Thankfully, we have started to click with a few other couples (one of which is only here for a semester so a few of us are already commiserating their absence come January. Julian will also miss their son, Harry, when they move). We have signed up for several events together and being that people are either on sabbatical with flexible hours or don’t have to work until the East Coast wakes up, there is some built in adult time after the kids go to school. Lots of cafe/coffee dates are already filling the calendar! That I can handle. Chatting with people I’m starting to feel comfortable with. But I’ve always been that way. I would rather spend an evening with a core group of good friends than a big party.
My social skills aside, I now get to observe my three children trying to manage through these same situations. I don’t want to dismiss Elizabeth from this conversation because I’m sure she has her own butterflies. But she received someone’s social gene and, at least outwardly, has the ability to bond with others in just about every situation. Her list of friends is already very long and she had three of her friends (whom she had known for one day) all run into the classroom the first day squealing, “Save four seats! Save four seats!” She is perfectly comfortable to be on a soccer field with French-only coaches, find someone that is bilingual and say, “What is he saying?” I think Julian received my social gene. When he’s comfortable with someone, all is good. But until that happens, I can feel what he is feeling. Oh, I’m not worried about him at all. He is playing soccer with a big group and will find his friends when he arrives at school. But until that comfortableness sets in, he needs to be pushed to approach someone…a coach, a teacher, a friend. Sarah is a teenager. Hard to read. The volume of information shared with us can fluctuate daily. But she jumped right into her class group at the picnic last week and, for the adaptation classes in college (middle school), you go to all your classes together except English. So they travel as a pack and already have a nice little rapport going. She meets Bianca before school and then they hook up with Julie and Claudia. And she has shared several stories of them all laughing in class together so that’s good. I wouldn’t say she loves social situations, but she knows they are a reality and can handle them just fine.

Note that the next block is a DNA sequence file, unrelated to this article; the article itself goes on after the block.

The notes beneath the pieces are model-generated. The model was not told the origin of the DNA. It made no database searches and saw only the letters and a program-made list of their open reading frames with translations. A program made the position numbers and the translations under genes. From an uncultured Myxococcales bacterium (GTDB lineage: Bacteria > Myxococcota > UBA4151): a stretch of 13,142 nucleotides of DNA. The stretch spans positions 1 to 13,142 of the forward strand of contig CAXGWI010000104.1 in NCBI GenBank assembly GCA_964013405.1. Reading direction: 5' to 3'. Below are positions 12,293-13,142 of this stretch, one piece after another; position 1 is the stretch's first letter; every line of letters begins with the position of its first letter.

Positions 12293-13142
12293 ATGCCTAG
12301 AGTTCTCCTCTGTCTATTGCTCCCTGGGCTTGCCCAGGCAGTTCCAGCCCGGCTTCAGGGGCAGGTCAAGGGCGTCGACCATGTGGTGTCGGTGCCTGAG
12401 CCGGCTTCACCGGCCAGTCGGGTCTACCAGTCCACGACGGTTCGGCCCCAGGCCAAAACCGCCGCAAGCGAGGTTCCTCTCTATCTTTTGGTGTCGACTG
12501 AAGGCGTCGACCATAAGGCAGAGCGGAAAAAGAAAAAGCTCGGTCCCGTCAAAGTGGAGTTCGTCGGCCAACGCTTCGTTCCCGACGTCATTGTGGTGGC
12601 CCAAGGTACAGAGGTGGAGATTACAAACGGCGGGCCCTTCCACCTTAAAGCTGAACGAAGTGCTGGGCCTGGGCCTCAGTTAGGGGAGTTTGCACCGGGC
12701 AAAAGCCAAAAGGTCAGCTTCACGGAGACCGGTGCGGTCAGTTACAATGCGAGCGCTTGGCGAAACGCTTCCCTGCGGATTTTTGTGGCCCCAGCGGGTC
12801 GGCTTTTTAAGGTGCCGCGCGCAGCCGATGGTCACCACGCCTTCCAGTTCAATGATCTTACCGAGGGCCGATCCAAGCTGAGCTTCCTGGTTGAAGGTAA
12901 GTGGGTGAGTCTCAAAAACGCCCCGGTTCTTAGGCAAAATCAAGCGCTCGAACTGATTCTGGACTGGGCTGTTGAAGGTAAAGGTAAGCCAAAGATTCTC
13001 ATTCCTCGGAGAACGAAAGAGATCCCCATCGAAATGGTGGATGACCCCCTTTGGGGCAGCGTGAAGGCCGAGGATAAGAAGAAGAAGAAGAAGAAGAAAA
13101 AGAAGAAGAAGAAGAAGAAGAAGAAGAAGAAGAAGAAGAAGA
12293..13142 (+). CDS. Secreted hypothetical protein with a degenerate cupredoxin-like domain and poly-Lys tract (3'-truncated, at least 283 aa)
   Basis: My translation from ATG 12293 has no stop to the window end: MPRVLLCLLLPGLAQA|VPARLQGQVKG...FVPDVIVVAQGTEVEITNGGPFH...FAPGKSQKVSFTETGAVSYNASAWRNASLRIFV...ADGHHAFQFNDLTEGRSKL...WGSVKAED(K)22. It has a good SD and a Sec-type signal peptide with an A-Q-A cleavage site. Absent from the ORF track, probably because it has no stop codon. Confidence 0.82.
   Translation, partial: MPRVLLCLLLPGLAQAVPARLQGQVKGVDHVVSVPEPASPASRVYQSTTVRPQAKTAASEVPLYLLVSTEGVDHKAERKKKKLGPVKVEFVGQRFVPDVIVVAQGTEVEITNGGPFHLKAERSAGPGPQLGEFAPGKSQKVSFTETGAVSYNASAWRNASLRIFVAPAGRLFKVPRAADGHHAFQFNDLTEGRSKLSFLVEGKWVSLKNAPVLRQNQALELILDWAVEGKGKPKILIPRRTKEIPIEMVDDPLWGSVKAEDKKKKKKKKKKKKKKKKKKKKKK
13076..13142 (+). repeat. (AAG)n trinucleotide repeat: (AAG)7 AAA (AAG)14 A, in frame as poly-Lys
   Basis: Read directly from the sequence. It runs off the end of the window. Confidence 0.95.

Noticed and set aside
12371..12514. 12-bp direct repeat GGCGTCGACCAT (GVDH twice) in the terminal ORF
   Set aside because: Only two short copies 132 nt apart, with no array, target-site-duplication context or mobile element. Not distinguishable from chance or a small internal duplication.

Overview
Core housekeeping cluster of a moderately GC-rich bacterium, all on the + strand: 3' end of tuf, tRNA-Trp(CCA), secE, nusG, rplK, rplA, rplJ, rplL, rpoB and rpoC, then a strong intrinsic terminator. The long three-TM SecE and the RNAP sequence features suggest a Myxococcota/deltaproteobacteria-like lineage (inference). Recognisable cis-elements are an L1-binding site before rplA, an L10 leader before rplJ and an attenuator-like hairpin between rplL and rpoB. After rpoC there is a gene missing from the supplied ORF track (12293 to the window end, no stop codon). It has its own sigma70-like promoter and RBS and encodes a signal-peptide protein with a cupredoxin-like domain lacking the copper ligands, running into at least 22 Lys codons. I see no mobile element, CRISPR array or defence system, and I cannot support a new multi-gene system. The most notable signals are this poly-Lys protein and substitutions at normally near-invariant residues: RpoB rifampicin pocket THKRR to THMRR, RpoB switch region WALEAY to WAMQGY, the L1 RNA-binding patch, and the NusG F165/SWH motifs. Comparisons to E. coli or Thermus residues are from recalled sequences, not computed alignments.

I’m very proud of all three. We really did a number on them, pulling them out of their groups of friends for an entire year. But they have been fully onboard and, fingers crossed, will come out of this experience with friends far and wide.
So, when’s my next forced social experience? Well, it’s bright and early tomorrow morning when a group of women from the school, none of whom I know, will run as a team in the 6K La Parisienne, a run celebrating “the women of Paris” with 30, 000 others. Let the small talk begin…